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Scaling Donut Business

Vlavoie

Contributor
Jan 8, 2013
21
21
14
Hello everyone !

My name is Vincent, I am 23 years old and I live in Montreal, Canada.

I started my 1st business 4 years ago. I was selling residential paint contracts door to door. Then I hired painters and planned the production. I hated production and the process of it, but was really good in sales. I did this for 2 years.

After closing my business, I wanted to gain more experience in sales and I did a couple door to door sales job for different product (HVAC, merchant processing and cable). I became pretty solid and one the best in the companies I worked for.

Last year, I had an opportunity to start my own home security / home automation business. Now, I have around 10 reps going door to door. I want to grow this business as much as I can and automate it with a sales manager and reinvest my profits in another venture or real estate.

My girlfriend is passionate about restaurants / pastries. She dropped out of school last year and currently works with me. Last year, she was searching for a business idea / opportunity in the food market. It's a really hard market so she wanted to find a niche that is less risky.

When I was working in merchant processing, a colleague talked to me about a business of a guy he know that makes a special sort of greek donuts. The recipe is super simple, has no perishable ingredients (no milk, no eggs) and is super good. His business exploded and opened 16 locations in a year.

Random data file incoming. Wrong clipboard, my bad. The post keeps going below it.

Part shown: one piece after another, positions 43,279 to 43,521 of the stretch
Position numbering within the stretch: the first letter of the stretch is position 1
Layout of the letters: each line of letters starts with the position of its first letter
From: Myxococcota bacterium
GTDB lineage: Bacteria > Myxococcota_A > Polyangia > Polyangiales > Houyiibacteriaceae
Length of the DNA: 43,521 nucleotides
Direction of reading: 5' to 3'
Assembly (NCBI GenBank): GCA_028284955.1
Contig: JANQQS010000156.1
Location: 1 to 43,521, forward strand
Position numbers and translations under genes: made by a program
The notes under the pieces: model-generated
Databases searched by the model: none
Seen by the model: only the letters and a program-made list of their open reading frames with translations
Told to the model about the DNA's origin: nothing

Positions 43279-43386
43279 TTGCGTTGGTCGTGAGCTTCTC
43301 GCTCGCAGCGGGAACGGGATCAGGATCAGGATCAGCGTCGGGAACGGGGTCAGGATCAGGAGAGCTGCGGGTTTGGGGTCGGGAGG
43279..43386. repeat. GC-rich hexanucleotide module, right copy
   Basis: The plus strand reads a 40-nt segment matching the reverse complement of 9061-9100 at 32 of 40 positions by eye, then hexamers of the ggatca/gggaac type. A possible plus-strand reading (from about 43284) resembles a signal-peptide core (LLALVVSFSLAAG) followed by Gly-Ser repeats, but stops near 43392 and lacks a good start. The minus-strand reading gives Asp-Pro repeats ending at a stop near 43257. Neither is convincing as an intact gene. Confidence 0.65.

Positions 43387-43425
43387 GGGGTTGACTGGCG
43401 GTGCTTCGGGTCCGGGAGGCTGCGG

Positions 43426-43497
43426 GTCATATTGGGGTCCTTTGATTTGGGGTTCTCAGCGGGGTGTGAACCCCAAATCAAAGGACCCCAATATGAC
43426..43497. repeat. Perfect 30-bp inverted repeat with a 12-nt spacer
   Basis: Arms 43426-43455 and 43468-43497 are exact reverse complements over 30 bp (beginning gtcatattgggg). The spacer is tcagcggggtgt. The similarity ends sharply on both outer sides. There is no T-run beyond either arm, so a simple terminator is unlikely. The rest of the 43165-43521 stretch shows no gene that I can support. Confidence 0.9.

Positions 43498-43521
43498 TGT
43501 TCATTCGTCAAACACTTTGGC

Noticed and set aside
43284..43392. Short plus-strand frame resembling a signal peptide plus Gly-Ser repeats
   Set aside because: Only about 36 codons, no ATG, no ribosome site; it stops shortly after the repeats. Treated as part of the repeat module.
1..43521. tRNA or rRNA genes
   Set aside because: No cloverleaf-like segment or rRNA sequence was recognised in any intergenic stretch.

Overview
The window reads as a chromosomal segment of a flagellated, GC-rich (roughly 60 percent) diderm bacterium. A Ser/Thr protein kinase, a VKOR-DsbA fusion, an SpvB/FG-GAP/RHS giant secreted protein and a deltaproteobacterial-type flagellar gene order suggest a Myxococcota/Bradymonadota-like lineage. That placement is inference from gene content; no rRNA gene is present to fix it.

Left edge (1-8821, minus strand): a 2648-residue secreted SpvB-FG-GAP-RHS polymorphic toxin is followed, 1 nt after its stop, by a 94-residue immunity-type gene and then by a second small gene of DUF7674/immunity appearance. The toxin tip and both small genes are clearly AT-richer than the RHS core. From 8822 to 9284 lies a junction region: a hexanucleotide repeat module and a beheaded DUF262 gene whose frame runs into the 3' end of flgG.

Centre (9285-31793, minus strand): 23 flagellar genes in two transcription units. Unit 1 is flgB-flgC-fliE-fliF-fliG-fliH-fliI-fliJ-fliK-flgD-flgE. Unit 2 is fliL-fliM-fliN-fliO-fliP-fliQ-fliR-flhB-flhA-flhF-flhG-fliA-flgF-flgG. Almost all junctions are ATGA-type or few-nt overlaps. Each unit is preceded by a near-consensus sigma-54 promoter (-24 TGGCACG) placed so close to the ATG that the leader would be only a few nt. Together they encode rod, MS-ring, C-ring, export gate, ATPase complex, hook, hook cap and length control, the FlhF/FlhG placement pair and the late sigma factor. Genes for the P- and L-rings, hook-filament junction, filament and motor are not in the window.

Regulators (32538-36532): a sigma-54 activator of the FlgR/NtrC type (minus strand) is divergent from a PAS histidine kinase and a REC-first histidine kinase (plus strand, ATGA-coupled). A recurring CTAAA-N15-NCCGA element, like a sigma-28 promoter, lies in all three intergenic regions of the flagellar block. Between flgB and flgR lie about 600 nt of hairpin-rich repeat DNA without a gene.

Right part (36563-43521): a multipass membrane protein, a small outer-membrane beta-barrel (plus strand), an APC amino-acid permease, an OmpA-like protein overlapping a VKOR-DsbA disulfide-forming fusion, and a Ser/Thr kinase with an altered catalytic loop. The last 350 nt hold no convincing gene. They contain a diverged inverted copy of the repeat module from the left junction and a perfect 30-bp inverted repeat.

We did a little market research to know more about the donut market in our area. We discovered that there are not a lot of places that offer freshly made donuts, but when they do, they are very popular. We also have Tim Hortons, which are very low quality donuts and are still very popular.

So, she started making donuts and tried different recipes and found a very good one that has no perishable ingredients, low sugar and vegan. The cost of 1 donut is between 0,07-0,10$ depending on the icing. So a box of 12 donuts would cost about 0,84$ - 1,20$. If we add the box, it would still end up less than 2$ / box which is really low. We could sell a box for about 18$ (or 1,50$ / donut). This is Canadian dollars so about 25% less than USD. Usually freshly made donuts in shops are sold around 2$-3$ / unit here.

She looked to open a shop and searched for different spots in the city. The cost of opening a location is very expensive and pretty risky so she never pursued this venture.

Recently, I was listening to a podcast about a guy that was selling meat door-to-door and was making very good money. He says it was very easy because of the low cost and high volume. There is no monthly fees, no contracts, installation, etc. You just sell and deliver.

I found this pretty interesting, because I only sold expensive things door to door. Then it made me realise, why not just sell donuts door to door? Its low cost, high margin and who doesn't like fresh donuts? It would pretty easy to convince people to just buy a box or 2 with a beautiful story of young women making her dream come true.

Then I brainstormed and did some calculations and I think it could be pretty profitable. Tell me what you think about this plan :

- Hire a couple of young guys / girl to do door to door (like 16-17 years old)
- Train them
- Make a couple box of fresh donuts samples to make people taste
- Send them door to door in the same area (easy to deliver afterwards)
- Offer something like 1 box for 18$ or 2 box for 30$ or offer like 1 box / month for a year with a rebate